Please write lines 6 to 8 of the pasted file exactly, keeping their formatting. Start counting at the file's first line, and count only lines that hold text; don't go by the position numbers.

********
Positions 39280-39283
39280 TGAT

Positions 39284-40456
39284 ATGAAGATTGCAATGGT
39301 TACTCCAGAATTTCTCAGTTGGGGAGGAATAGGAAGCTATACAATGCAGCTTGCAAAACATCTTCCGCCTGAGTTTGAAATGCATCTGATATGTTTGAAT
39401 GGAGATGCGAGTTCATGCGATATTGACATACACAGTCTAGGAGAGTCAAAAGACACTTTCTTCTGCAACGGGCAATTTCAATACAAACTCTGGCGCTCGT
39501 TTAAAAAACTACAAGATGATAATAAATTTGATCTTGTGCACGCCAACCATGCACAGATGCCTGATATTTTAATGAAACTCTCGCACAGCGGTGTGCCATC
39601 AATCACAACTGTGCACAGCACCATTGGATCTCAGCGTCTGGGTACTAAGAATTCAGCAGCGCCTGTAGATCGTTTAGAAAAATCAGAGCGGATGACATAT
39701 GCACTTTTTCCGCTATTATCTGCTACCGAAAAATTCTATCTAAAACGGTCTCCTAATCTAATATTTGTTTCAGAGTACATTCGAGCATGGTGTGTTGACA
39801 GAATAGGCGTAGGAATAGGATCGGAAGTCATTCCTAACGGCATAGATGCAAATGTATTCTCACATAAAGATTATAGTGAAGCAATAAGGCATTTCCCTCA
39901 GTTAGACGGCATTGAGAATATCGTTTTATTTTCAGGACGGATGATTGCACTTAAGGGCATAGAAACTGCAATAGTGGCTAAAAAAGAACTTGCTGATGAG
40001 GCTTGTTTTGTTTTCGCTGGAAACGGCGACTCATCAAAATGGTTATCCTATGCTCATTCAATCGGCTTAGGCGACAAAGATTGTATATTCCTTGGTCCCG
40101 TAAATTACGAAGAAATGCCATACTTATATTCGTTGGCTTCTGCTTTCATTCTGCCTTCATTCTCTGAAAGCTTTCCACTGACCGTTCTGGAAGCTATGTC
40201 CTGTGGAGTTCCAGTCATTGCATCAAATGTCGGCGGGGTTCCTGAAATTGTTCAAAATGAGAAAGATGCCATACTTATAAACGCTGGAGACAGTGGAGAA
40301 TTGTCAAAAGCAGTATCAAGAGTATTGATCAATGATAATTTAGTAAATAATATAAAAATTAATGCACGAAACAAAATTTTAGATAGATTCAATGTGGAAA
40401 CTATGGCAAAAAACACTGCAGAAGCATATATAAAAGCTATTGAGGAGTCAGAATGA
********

39401 GGAGATGCGAGTTCATGCGATATTGACATACACAGTCTAGGAGAGTCAAAAGACACTTTCTTCTGCAACGGGCAATTTCAATACAAACTCTGGCGCTCGT
39501 TTAAAAAACTACAAGATGATAATAAATTTGATCTTGTGCACGCCAACCATGCACAGATGCCTGATATTTTAATGAAACTCTCGCACAGCGGTGTGCCATC
39601 AATCACAACTGTGCACAGCACCATTGGATCTCAGCGTCTGGGTACTAAGAATTCAGCAGCGCCTGTAGATCGTTTAGAAAAATCAGAGCGGATGACATAT